Physiological responses to environmental factors such as temperature can vary between stocks of the same species and may be linked to differences in latitude. To determine whether physiological differences exist among populations of young-of-year walleye Stizostedion vitreum as a function of geographic origin, we compared the metabolic rates, food consumption, relative growth, and conversion efficiency among walleyes from Arkansas, Missouri, Wisconsin, and Alberta, Canada, over a range of temperatures (5–25°C). Few or no differences were observed in metabolic rate (mg O2 · g−1 · h−1) among populations at the cooler temperatures, but walleyes from the Arkansas River, Arkansas, had higher rates than the northern populations at warmer temperatures. Both Arkansas populations also had greater food consumption rates (g · g−1 · d−1) than the northern populations at 25°C. However, growth (g · g−1 · d−1) was similar among stocks within each temperature. Our experiments indicate that physiological differences exist among walleye populations related to latitude. Walleye stocks are adapted to regional thermal conditions, and bioenergetic demands should be taken into account when managing native and introduced populations.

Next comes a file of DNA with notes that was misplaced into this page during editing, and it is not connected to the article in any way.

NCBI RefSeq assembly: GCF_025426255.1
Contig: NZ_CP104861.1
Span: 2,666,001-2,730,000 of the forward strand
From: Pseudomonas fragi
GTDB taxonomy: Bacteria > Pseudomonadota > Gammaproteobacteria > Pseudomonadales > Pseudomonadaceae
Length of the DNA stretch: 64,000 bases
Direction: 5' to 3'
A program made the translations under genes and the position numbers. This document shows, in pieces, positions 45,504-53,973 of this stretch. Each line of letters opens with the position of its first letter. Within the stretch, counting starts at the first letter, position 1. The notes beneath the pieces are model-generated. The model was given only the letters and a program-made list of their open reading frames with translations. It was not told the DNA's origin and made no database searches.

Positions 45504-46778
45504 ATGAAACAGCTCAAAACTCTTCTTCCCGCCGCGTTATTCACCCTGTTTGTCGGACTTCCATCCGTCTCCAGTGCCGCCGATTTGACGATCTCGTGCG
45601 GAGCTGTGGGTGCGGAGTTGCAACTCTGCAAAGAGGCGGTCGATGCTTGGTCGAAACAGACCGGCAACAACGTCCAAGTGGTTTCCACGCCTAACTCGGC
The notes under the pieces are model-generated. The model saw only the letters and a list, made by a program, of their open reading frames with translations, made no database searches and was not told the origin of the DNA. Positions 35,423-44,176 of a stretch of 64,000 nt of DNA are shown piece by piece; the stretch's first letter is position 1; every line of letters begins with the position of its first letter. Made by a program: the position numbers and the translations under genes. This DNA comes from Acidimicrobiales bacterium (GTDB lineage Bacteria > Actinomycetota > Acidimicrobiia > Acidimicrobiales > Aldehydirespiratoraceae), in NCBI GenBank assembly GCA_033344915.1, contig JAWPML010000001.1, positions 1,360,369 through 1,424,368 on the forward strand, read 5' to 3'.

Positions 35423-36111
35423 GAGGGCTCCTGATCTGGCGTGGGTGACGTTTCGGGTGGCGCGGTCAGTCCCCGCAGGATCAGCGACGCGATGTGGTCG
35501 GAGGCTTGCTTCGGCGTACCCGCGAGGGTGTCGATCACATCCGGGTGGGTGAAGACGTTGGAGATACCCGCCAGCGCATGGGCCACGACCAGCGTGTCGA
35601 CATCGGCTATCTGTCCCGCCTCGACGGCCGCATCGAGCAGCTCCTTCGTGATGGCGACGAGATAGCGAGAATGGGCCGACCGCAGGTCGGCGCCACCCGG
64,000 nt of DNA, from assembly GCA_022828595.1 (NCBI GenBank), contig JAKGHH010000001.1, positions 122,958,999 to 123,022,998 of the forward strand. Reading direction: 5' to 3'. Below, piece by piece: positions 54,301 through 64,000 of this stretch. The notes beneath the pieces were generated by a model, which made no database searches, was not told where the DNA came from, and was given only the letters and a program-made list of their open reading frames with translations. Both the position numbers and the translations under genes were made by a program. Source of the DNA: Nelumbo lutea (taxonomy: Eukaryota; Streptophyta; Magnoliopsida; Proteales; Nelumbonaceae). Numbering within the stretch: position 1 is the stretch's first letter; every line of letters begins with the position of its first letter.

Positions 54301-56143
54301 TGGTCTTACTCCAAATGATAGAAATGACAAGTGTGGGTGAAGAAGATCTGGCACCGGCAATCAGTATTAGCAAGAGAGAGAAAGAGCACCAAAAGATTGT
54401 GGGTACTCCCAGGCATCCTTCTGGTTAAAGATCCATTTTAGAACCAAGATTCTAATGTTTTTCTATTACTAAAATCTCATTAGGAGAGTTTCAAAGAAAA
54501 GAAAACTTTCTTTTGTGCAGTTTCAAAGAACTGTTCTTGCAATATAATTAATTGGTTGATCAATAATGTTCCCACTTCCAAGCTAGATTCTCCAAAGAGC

|Number of pages||13|
|Journal||Transactions of the American Fisheries Society|
|State||Published - May 2003|